Million Dollar Quartet
nytheatre.com review by Martin Denton
April 16, 2010
Million Dollar Quartet supposedly re-creates the "historic night" (December 4, 1956) when Elvis Presley, Carl Perkins, Johnny Cash, and Jerry Lee Lewis had a jam session at the recording studio of Sun Records, under the watchful eye of producer/Sun founder Sam Phillips. (According to an article on Sun Records' website, Phillips shrewdly captured the results on tape for posterity: here's one version described on Amazon.)
Unfortunately, almost the last thing that Million Dollar Quartet feels like is an impromptu jam session. What it is, instead, is a musical drama—albeit one lacking in suspense, since we know before it starts how it will come out—about Sam Phillips, presented here as the founding pioneer of rock & roll, and how the "boys" whom he nurtured to fame one by one abandon him. Interspersed throughout this drama are the songs of the jam session, often played in snippets so that the story can play out literally between verses. (For example, "Great Balls of Fire," the climax of the session in this musical, is interrupted twice by Phillips's soliloquizing.) Because the narrative is constructed so snugly around and within the songs, and because the performances are glitzily polished (as one would indeed expect at a Broadway musical charging $125+ for tickets), spontaneity is pretty much vanquished from the proceedings. And of course spontaneity would seem to be the precise feeling that the creators of this show ought to be going for if they want to re-create the unplanned brilliance of that famous evening.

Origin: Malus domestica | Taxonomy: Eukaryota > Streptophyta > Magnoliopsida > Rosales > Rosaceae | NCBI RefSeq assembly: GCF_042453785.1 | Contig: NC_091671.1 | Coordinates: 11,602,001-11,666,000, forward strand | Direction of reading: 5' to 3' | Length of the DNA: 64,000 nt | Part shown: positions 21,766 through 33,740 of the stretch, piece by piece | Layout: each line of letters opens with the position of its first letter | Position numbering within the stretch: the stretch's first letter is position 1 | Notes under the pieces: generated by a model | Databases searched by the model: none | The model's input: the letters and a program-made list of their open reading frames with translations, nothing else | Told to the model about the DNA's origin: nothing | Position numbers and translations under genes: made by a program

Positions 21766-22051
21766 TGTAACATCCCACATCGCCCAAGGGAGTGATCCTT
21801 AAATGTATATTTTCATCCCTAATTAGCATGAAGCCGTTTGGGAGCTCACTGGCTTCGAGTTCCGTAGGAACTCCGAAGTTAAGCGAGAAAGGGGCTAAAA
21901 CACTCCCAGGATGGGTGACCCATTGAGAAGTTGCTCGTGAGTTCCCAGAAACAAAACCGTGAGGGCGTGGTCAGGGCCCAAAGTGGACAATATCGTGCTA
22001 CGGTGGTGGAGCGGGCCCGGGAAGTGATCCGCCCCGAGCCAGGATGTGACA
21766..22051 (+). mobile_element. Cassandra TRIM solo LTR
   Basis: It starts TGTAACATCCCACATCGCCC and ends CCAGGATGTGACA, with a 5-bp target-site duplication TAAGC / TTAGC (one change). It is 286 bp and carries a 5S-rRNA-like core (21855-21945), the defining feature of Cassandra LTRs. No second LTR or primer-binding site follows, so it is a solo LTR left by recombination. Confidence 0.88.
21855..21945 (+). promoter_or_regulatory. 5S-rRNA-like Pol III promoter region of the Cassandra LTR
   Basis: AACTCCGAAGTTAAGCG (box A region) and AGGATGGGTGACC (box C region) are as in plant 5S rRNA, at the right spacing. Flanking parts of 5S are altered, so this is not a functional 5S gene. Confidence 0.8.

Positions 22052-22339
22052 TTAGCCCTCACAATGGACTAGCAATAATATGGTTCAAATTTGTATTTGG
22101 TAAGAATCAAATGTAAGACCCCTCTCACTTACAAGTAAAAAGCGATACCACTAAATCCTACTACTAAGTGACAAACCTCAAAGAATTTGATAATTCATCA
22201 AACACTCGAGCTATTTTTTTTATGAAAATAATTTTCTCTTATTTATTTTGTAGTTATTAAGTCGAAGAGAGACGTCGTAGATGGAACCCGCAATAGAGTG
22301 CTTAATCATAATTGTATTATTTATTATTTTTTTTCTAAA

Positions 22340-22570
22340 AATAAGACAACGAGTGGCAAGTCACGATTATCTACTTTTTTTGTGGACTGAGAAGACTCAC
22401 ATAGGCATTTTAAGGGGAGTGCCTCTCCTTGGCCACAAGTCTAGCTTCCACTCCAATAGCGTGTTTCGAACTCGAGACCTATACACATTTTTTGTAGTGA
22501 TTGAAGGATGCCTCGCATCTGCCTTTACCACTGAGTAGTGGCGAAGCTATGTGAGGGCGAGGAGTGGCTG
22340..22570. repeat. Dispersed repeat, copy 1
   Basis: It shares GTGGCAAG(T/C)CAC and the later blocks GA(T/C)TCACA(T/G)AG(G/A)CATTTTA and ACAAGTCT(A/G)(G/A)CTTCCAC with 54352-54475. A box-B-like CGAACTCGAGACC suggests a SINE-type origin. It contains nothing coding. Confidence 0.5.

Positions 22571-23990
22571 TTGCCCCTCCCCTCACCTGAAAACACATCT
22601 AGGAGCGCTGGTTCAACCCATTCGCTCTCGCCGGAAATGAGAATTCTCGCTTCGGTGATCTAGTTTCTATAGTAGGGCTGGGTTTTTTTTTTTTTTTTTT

Fans in the audience responded vigorously to the songs. Titles include "Blue Suede Shoes," "Matchbox," "I Walk the Line," "Sixteen Tons," and "Long Tall Sally." Elvis's girlfriend (here called Dyanne) illogically sings two songs, "Fever" and "I Hear You Knocking." After the musical is over, an epilogue showcases each member of the quartet singing a particularly famous song associated with them, as if in performance on a stage in the great beyond (though Lewis is still with us, of course). For me, the high point was the low-key harmonizing on the spiritual "Down by the Riverside."
The four young men who portray these musical icons all appear to be talented musicians themselves; in particular, Levi Kreis (who plays Lewis, and is also credited with additional arrangements) plays the piano energetically and excitingly, and Robert Britton Lyons (Perkins) definitely wields a mean guitar. Bass player Corey Kaiser and drummer Larry Lelli are also onstage throughout (Kaiser plays Perkins's brother Jay) and they are both terrific, invaluable to the proceedings. Eddie Clendening gets Elvis's look and moves pretty accurately, and Lance Guest comes closest to vocal impersonation among the quartet with a fairly dead-on Cash. I would be interested in seeing all of these young men perform original music or have a chance to exercise their acting chops in proper dramatic roles. But I just don't get the appeal of watching them pretend to be iconic figures whose work I can hear and see at the press of a button. (Yet, when Guest walked up to the microphone in the final music number and intoned "I'm Johnny Cash," parts of the crowd went wild, even though it is clear that Guest is in fact NOT Johnny Cash. I guess illusion works for some people.)
Elizabeth Stanley, who plays Dyanne and is the only woman on stage, seems out of place, though not for that reason; her contemporary singing style is just utterly at odds with the '50s rockabilly sound everywhere else in Million Dollar Quartet.
Hunter Foster, on the other hand, gives probably the finest performance I've yet seen of his as Phillips; he keeps us interested in this character and made me want to find out more about him. Though Phillips is the protagonist of this musical, he never has a chance to sing. Colin Escott and Floyd Mutrux might have worked harder to create an integrated book musical that would allow the songs to reflect the emotions and inner lives of the characters in their story. But they seem content to just slap some dialogue around and between choruses of 50-year-old songs, and for better or worse many in the audience seemed content to consume the formula.